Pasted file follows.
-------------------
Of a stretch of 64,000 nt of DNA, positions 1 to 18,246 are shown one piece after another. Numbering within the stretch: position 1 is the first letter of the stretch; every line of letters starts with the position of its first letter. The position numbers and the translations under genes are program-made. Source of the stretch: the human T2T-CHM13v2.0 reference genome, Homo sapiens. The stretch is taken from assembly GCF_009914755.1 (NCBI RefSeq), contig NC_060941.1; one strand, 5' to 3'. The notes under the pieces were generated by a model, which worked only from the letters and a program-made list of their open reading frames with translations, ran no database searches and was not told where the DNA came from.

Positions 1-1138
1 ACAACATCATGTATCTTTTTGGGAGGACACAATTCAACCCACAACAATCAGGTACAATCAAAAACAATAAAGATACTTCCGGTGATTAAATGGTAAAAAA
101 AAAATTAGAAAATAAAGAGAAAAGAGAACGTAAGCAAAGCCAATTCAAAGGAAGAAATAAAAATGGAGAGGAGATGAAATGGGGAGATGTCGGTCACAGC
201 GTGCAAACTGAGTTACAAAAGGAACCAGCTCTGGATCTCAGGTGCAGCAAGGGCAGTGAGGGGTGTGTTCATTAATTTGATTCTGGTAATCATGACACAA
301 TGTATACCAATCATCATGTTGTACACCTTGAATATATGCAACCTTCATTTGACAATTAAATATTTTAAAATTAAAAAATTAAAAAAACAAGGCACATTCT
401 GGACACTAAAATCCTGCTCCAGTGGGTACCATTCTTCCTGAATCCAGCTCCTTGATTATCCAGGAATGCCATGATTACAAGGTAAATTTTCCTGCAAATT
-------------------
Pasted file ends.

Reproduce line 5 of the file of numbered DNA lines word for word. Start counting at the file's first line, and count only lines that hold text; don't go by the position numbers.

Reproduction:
201 GTGCAAACTGAGTTACAAAAGGAACCAGCTCTGGATCTCAGGTGCAGCAAGGGCAGTGAGGGGTGTGTTCATTAATTTGATTCTGGTAATCATGACACAA